All analyses were performed using a model-building approach. Initially, patients with renal failure were assumed to have the same pharmacokinetic parameters as healthy volunteers. Two- and three-compartment models, weight-normalized and non-weight-normalized, were compared to determine the appropriate structural model. The appropriateness of the error model was determined (appendix 1). After the population analysis was performed for each model, the post hoc step of NONMEM was performed. This Bayesian step determines the parameter estimates for each individual compared with the population estimates. These differences are quantified through NONMEM's [Greek small letter eta](eta) terms. We plotted the resulting values for [Greek small letter eta] against the covariates age, weight, height, gender, group (renal failures vs. normal renal function); against the preoperative values for hematocrit and hemoglobin; and against the serum concentrations of creatinine, bilirubin, aspartate aminotransferase, and alanine aminotransferase. After we added a smoother (lowess, a local regression) to each plot, trends were sought by visual inspection. If we observed a relation between a pharmacokinetic parameter and a covariate, we tested this relation in the model. We accepted additional parameters in the model if they statistically improved the objective function of NONMEM (for P < 0.05, 3.8 units for one additional parameter and 6 units for two; for P < 0.01, 6.6 units for one additional parameter and 9.1 units for two) or improved the quality of fit as assessed visually. We performed some analyses using the “centered” option of the first-order conditional estimate method of NONMEM. We calculated half-lives using standard formulas; for three-compartment models, we calculated half-lives iteratively.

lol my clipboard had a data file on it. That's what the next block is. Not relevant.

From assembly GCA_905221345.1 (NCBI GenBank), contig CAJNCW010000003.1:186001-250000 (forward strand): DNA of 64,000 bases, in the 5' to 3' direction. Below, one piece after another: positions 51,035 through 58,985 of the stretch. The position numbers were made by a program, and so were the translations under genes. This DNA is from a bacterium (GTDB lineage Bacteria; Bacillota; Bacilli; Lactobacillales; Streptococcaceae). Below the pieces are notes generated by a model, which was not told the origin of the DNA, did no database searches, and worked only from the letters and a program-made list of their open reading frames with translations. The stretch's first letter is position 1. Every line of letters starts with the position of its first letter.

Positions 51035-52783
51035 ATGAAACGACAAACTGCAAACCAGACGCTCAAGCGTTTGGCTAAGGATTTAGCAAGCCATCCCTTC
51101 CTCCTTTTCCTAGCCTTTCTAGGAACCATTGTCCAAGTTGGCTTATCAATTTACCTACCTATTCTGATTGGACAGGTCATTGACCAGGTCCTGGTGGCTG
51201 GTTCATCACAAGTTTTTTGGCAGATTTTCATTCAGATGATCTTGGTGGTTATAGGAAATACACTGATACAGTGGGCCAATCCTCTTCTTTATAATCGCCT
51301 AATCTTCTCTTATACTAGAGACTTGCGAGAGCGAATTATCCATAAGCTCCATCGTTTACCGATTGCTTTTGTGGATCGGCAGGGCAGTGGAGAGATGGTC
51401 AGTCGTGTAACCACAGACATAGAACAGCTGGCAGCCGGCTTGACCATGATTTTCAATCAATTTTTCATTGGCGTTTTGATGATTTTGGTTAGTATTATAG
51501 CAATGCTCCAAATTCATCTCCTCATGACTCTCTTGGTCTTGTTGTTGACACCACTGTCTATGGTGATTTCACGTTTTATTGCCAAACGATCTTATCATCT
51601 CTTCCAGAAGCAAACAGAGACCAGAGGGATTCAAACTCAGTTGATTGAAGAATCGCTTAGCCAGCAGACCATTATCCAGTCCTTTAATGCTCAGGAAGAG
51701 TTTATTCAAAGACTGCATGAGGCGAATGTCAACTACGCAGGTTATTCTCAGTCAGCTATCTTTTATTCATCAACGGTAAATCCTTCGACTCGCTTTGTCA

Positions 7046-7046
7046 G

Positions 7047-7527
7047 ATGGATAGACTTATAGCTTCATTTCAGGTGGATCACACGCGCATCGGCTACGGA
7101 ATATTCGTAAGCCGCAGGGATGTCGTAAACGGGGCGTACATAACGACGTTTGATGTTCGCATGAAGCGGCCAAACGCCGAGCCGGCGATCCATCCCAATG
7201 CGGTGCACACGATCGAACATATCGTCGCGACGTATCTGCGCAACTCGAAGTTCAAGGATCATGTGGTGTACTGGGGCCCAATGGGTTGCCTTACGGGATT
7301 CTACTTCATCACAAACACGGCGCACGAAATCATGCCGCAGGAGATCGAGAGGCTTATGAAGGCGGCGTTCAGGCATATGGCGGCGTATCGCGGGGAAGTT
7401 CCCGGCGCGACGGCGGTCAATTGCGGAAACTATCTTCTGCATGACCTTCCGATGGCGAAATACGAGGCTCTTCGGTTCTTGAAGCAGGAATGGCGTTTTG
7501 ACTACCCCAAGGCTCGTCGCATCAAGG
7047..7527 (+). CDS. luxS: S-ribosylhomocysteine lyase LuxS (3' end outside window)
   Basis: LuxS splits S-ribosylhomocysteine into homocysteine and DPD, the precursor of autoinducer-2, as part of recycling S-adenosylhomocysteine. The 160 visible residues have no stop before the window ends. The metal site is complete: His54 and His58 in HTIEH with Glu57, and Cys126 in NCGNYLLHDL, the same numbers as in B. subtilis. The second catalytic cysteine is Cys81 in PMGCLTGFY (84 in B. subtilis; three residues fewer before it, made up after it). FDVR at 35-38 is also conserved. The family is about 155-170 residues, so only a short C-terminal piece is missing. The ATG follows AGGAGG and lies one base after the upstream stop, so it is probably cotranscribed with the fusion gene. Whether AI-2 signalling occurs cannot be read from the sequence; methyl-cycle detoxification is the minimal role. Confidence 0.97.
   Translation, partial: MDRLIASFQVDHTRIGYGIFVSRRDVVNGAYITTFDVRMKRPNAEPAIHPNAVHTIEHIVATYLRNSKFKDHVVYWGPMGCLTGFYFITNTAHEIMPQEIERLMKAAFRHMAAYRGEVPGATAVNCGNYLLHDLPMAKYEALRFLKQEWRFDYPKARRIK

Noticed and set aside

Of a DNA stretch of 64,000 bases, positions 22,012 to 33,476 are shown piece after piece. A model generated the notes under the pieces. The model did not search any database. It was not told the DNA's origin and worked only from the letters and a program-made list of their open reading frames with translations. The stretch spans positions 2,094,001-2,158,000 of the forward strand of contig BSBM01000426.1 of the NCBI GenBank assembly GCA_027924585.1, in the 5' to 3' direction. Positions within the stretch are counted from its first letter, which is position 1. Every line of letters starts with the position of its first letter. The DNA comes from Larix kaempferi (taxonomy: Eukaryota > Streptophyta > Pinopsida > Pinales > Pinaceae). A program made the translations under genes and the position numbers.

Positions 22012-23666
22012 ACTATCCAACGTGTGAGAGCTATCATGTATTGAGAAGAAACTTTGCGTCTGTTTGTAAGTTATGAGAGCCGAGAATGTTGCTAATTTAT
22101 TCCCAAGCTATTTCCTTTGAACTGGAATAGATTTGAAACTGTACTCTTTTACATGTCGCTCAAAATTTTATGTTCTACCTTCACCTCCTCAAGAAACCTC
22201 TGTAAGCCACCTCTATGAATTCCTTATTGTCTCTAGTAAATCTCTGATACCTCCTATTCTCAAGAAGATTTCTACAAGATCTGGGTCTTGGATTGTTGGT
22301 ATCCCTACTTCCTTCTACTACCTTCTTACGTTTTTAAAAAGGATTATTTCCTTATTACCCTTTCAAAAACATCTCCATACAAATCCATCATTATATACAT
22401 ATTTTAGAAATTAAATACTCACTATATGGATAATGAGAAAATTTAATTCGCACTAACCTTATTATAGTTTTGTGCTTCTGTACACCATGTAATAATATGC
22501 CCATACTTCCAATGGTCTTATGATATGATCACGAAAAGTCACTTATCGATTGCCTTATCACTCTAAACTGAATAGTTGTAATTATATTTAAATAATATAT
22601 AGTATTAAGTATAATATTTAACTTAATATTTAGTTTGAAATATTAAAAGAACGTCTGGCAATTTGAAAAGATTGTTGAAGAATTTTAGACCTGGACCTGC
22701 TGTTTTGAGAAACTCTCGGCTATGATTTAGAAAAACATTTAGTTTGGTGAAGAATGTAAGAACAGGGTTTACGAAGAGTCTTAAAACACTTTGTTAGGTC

We determined the magnitude of maximal twitch depression (expressed as the percentage of depression from the predrug control value) and time from administration of rapacuronium to 90% and maximum twitch depression. We determined the time from administration of rapacuronium to 10%, 25%, and 75% recovery of T1 (based on the T1 value obtained after complete recovery of neuromuscular function); the time from 25% to 75% recovery of T1; and the time to recovery of the TOF ratio to 70% and 80%. Values for patients with renal failure were compared with those from healthy volunteers using the Mann-Whitney U test or the Student's t test for unpaired data. For each group, values for heart rate and systolic, diastolic, and mean blood pressures were analyzed using repeated measures analysis of variance and Dunnett's test. P < 0.05 was considered significant.
Results
Twitch depression was complete except in one patient in whom 88% twitch depression developed (Table 2). Twitch depression at 1 min was less in patients than in volunteers. The time to 90% and maximum twitch depression; twitch tension recovery to 10%, 25%, and 75% of the control value; twitch tension recovery from 25% to 75% of control; and TOF recovery of 70% and 80% did not differ between groups.
Table 2. Magnitude of Twitch Depression and Time Course of Neuromuscular Effects of Rapacuronium in Healthy Volunteers and in Patients with Renal Failure
Image not available
Table 2. Magnitude of Twitch Depression and Time Course of Neuromuscular Effects of Rapacuronium in Healthy Volunteers and in Patients with Renal Failure
×
Plasma concentrations of rapacuronium initially decreased rapidly in both groups (Figure 1). After approximately 60 min, rapacuronium's plasma concentration decreased more slowly in patients with renal failure than in healthy volunteers. For rapacuronium, a three-compartment model was preferred to a two-compartment model (Table 3, models 3 and 4 compared with models 1 and 2), weight normalization improved the objective function (models 2 and 4), and the constant coefficient of error model yielded fits comparable to the error model with two components (model 4 vs. model 5). Permitting the clearance value to differ between the groups markedly improved the quality of the fit (model 6 vs. model 4). Not permitting interindividual variability in V1and Clrapid/Clslowor permitting interindividual variability in clearance to differ between groups did not influence the quality of the fit (models 7 and 8 vs. model 6). However, permitting interindividual variability to differ for each of V2and V3did improve the quality of the fit (model 9 vs. model 6). Permitting each of V (2)(model 10 vs. model 9) and V3(model 11 vs. model 10) to differ between groups improved the quality of fit. Permitting clearance to vary with age and V3to differ with gender also improved the quality of the fit (models 12 and 13 vs. model 11).